Features Live Action Movies

Twilight of the Warriors
Walled in
(Jiu Long Cheng
Zhai·Wei Cheng,

Director – Soi Cheang – 2023 – Hong Kong – Cert. 15 – 126m


A refugee steals money from a Hong Kong triad then hides out in Kowloon Walled City, a place as dangerous as the triads pursuing him – out in UK cinemas on Friday, May 24th

Never entered by those outside, an uneasy peace has reigned in Kowloon Walled City a.k.a. the City of Darkness since Cyclone defeated ‘Dragon Head’ Liu and his warlord partner Jim. It’s Hong Kong in the 1980s, when refugees were flooding into the territory. In a nightclub where women dance to Cantopop, one such refugee (Raymond Lam) wins a fist fight competition then is conned by gang boss (Sammo Hung) into paying for a shoddily made fake ID card, which he refuses to accept when he calls to collect it two weeks later. Leaving the ensuing argument, he snatches a bag from the villain’s drug warehouse and runs hell for leather into the Walled City, where the gangsters won’t follow.

Inside, he discovers to his horror that he’s snatched not a bag of banknotes as he supposed but a bag of drugs. Trying to sell it, he finds himself fighting local gangsters, who don’t want him selling drugs on their turf. Then he’s found and chased by Cyclone’s motorbike-riding number two (Terrance Lau Chun-him), taking refuge in a barber’s, where he runs into Cyclone (Louis Koo), who bests him and lets him go with a warning not to cause trouble. Jumping over a balcony, the injured refugee staggers around the walled city’s narrow streets and alleys drawing attention to himself, avoiding Royal Hong Kong constabulary cops walking the beat by climbing scaffolding to seek safety in height until a kind woman’s voice offers him hanging from an extended hoe a bag of hot food, which he washes down with a bottle of soda pop handed him by a young girl. A masked figure tells him to go down two storeys and seek help from Cyclone.

To whom, when the refugee arrives, the bike rider points out that the money came from Mr. Big the gang boss – and that King (Philip Ng) and his men have been outside the city all night. “Anyone who comes into the Walled City is goddamned trouble”, says Cyclone. “Hand me the blow – what’s more important? Money or your life?” The refugee does so, and Cyclone, noting the man is injured, with stomach pains, instructs the biker to take him to AV (German Cheung), who turns out to be not only the masked figure but also a doctor who fixes him up and tells him, “in the Walled City, if you give help, you’ll get help back.”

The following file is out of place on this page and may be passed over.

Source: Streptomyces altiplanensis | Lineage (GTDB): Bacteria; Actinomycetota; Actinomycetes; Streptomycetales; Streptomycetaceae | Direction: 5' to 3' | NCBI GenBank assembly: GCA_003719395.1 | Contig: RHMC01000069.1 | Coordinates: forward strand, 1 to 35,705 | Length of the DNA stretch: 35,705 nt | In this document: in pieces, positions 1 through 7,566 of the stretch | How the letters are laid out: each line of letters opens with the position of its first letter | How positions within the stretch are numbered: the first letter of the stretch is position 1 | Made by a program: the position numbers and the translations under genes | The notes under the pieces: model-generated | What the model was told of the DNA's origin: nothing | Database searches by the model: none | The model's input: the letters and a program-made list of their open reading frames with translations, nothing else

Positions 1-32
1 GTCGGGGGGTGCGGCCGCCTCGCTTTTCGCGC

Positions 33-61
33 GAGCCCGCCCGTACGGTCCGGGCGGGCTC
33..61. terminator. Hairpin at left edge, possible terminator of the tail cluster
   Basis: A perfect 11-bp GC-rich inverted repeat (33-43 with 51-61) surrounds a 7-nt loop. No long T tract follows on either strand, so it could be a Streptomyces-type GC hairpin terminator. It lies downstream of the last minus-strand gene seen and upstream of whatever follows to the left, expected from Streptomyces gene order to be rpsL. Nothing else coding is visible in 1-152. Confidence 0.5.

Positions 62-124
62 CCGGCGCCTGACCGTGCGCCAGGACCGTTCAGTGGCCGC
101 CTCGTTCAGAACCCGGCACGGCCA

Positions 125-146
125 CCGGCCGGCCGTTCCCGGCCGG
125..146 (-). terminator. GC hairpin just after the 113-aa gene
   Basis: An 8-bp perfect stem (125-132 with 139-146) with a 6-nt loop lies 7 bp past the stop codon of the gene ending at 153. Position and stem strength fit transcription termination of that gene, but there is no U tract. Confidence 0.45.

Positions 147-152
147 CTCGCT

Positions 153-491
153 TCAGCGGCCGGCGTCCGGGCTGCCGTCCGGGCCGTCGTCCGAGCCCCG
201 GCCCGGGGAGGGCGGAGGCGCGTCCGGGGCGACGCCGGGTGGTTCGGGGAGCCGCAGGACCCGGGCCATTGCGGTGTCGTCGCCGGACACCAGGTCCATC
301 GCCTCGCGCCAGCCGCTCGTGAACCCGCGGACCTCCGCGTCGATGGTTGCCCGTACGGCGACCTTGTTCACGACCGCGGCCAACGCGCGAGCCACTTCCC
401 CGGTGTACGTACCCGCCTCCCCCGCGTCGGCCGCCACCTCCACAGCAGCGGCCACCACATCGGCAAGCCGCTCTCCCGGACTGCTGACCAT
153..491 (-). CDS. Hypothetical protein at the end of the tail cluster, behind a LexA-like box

The movie switches from an action movie to a drama at this point – there’s more action later on – as Cyclone pays off Mr. Big for the stolen drugs and the refugee, whose name is Chan Lok-kwan, slowly integrates into Walled City life. After an incident involving a prostitute killer, Chan and three others, including the bike rider Shin and 12 (Tony Wu Tsz-tung), meet up masked to beat him to death.

About an hour in, the film introduces a plethora of new characters and a sub-plot about Cyclone’s ill-health and becomes quite difficult to follow, but a revelation as to the true identity of Chan ups the ante quite considerably. The British announce the forthcoming handover of Hong Kong to the Chinese and the TV hosts a discussion on the future of the Walled City, which is likely to be knocked down, despite the numerous problems that would cause.

There are many pleasures to be had here – the action includes a fist fight featuring broken glass on both fists and the floor, a fight inside (and outside) a double-decker bus which is a clear homage to Police Story (Jackie Chan, 1985), a frenetic fight with a Walled City drugs gang in which number of heads are smashed into brickwork, breaking it, and a tremendous knife fight between Shin and Chan, the latter wielding a sharp shard of metal. He escapes into a barber’s shop, only to lose a fight with Cyclone, who breaks his arm. Koo tosses a lighted cigarette into the air, delivers some effective blows, then catches the falling cigarette between index and middle finger. “Need a little help?”, asks a seated, ageing female barber’s customer after it’s all over.

In both fight scenes and less action-oriented moments, the studio recreation of the Walled City allows for going up and down narrow balconies / walkways (think of the ladder fight ending on Once Upon A Time in China, Tsui Hark, 1991). The production design, some of which must surely be augmented by computer effects, is impressive here.

In short, this is a striking gangland thriller set in an extraordinary social milieu – the Walled City was later demolished – with terrific production design and stunt work as striking as you’ve ever seen in a Hong Kong movie, which is saying something. Strong performances too, not just in the action scenes. Altogether, well worth checking out.

Twilight of the Warriors: Walled in is out in cinemas in the UK on Friday, May 24th.


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